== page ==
Thank you for rule #1, Heidi. I've had to do a lot of scary things in the past few months, and there are more on the horizon in both life and writing. I'll think of you as I take a deep breath and take the plunge.

Your tips are useful AND interesting, and thanks to Susanna for this helpful series.
Hello Frances and Jan! Thank you for commenting on the post. I would love to have some way of recording if we all have common rules and if we revisited them in a year's time would we still adhere to them. There's a thought for a sequel Susanna! Happy writing everyone. H x
Lovely to hear from you, Jan, and I'm pleased you think this will be a good series. I think plans need to be flexible because your ideas develop as you write. Glad to hear this works for you too.
I enjoyed reading your writing rules, Heidi. What a great idea for a series of blog posts, Sue. I like to have a plan to start with, too, so it was interesting for me to read that you are flexible and follow your characters when they go off on a tangent. I find myself doing that more and more once the writing is flowing. :-)
Louise, I love Susannah's blog posts too. Always so interesting. I was shocked, as well, at the advice to throw away pages of work, until I found it worked! Now I look on the start of the book as a way of 'writing myself in' to the story, and it helps with that fear of not getting the first chapter right. I really like Heidi's rules, especially letting the characters take over even if it takes things in another direction!
Nice to hear from you again, Louise. I'm glad to know that these posts are going to be of interest to people other than writers! You're right about writing being an isolated pursuit, but it's not as isolated as it used to be now that we have the joys (and distractions) of social media. Thanks for dropping by.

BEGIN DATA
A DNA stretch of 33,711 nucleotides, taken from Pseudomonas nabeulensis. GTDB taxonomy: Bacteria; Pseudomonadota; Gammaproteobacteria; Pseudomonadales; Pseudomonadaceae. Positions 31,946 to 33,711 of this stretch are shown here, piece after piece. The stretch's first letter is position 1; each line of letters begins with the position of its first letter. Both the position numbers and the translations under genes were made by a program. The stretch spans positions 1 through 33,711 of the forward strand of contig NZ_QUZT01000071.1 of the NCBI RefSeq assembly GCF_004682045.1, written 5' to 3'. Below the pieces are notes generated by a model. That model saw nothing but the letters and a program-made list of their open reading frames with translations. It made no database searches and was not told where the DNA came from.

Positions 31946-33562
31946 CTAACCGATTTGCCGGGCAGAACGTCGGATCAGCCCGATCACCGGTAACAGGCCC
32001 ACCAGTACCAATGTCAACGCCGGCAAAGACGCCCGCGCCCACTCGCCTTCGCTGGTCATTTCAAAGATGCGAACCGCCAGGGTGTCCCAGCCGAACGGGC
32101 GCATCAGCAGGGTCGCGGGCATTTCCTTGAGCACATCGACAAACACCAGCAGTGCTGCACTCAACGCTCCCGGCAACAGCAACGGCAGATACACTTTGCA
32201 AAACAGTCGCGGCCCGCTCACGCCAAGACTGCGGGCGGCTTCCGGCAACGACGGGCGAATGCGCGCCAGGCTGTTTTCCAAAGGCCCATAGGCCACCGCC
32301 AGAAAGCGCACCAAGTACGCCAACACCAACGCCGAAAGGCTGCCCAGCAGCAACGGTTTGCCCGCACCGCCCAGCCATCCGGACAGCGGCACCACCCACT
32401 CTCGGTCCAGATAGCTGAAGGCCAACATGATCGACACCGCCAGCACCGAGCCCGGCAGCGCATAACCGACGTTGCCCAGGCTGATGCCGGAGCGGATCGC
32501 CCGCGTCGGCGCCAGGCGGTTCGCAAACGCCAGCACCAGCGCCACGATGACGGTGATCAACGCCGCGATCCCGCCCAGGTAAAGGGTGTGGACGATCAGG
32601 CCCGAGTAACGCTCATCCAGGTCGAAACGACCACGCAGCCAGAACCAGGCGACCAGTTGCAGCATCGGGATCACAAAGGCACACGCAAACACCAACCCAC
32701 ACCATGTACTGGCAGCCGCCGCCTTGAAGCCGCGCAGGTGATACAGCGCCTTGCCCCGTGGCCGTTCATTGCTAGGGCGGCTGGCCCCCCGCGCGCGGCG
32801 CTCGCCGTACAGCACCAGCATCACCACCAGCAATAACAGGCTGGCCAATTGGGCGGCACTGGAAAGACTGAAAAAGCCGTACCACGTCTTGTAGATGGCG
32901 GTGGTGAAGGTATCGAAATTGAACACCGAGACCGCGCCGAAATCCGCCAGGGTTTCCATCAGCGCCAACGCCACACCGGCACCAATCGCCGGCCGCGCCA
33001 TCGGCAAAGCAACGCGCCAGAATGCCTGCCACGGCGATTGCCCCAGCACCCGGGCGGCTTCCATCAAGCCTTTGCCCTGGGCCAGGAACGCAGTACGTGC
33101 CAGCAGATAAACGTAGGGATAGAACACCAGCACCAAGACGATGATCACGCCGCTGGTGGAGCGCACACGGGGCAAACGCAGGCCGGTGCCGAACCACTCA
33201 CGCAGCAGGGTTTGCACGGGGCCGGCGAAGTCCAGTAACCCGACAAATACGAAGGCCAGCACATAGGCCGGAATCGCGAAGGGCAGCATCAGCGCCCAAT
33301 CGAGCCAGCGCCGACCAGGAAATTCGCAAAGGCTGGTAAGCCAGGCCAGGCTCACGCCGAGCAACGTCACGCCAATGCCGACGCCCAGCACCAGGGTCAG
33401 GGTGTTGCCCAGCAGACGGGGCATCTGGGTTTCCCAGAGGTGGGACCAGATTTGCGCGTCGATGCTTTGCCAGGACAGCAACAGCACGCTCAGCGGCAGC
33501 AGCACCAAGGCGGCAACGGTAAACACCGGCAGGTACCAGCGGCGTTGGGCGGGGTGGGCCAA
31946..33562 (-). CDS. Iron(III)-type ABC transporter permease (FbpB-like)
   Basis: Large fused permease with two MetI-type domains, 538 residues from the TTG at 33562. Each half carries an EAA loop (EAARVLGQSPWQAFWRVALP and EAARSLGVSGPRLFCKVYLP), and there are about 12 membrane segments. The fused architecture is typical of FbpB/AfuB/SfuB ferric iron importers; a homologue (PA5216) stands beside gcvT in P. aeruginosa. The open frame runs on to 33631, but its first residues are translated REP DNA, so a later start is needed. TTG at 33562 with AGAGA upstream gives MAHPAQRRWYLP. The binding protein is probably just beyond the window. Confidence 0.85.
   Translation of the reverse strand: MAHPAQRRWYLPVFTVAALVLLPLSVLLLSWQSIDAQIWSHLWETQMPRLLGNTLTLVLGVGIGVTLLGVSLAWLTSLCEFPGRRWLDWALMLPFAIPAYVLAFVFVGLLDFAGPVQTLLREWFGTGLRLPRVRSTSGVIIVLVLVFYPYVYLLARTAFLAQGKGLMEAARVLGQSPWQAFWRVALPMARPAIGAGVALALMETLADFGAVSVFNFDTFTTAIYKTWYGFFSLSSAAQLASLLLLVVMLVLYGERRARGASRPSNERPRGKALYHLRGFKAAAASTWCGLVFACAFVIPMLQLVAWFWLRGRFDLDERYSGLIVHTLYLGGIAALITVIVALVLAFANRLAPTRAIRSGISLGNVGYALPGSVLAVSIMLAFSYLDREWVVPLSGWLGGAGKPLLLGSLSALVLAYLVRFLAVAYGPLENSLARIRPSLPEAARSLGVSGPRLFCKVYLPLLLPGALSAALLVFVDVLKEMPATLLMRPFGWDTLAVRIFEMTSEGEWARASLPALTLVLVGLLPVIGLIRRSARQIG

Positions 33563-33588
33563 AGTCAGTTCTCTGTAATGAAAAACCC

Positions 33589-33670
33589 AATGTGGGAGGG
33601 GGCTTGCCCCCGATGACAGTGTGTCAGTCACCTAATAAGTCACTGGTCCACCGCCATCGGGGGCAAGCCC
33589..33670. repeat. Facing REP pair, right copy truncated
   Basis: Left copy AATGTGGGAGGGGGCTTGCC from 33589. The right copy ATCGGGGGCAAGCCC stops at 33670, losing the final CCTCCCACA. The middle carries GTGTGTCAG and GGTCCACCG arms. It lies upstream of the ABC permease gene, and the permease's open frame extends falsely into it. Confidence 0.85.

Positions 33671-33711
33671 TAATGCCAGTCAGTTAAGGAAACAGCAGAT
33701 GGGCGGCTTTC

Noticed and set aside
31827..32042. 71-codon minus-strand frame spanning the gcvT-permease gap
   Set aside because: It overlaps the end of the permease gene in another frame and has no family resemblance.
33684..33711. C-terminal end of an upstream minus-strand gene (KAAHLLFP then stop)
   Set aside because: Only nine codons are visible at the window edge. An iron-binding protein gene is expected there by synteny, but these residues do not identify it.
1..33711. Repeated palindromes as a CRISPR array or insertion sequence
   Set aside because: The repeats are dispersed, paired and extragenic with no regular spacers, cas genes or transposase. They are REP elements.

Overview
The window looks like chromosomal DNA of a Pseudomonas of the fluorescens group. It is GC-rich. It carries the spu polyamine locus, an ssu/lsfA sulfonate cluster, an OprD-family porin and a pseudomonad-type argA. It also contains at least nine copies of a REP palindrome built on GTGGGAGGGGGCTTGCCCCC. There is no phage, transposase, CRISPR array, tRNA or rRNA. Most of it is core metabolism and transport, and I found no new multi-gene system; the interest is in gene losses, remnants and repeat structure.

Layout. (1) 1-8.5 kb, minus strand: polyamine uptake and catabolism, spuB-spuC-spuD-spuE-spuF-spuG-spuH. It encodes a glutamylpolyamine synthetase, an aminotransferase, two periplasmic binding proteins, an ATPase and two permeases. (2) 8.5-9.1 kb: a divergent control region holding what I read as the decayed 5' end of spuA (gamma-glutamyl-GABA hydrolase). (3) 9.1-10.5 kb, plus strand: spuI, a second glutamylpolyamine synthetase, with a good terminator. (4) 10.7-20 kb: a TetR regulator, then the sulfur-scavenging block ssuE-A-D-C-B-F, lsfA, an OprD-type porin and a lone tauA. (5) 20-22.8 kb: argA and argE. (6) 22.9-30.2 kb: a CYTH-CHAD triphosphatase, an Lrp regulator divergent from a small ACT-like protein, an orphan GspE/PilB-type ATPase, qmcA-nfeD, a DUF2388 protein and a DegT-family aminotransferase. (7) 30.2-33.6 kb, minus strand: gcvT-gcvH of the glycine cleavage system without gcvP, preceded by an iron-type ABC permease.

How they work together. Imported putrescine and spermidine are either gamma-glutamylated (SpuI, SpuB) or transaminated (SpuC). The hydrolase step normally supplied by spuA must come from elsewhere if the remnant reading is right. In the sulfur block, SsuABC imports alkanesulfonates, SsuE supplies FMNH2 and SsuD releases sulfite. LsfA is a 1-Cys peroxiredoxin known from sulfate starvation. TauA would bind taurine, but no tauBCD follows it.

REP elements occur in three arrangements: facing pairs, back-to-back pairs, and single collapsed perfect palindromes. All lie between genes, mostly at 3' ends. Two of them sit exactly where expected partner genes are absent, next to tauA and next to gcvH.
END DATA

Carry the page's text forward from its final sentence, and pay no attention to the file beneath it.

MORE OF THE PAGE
Hello Louise. Thank you for reading and commenting. Yes, sometimes writing can be a lonely occupation however the joys of social media mean we can always find (or interrupt), a fellow author! Which also confirms the need for the self imposed structure you mention of course. I'm really rather chuffed with rule number 1 and yes, definitely applicable to life in general. Wishing you a wonderful week! H x
I never thought of writers needing rules, but it makes sense. It must be a lonely occupation and you need your make your own structure. I also read last week's post and was amazed at the advice Frances Evesham was given about throwing away the first 50 pages. Even though I am not a writer, I think I am going to enjoy these blogs.

I think that Heidi Swain's rule 1 is a good piece of advice in any situation, not just writing.
Wendy, I completely agree. "Say yes first and panic afterwards," is a wonderful piece of advice from a dear friend of mine. Doing things in spite of being scared opens up all kinds of opportunities. It's surprising how manageable things become when you're determined to do them. Thanks for commenting, Wendy. I'm glad you're looking forward to the series.
Thank you for reading and commenting Wendy. I can't help thinking if I'd had all the opportunities I have now even just a few years ago I would have turned at least half of them down. Right time, right place and all that! H x
Oh how I recognise rule number one. It's so important to say yes to things that scare you. I am scared of a lot of things: failure, looking stupid, cows and tube trains (sorry those last two aren't relevant) but I know that, as Heidi said, by saying yes then working out how to do something later, most things become manageable. This is going to be a great series, Susanna.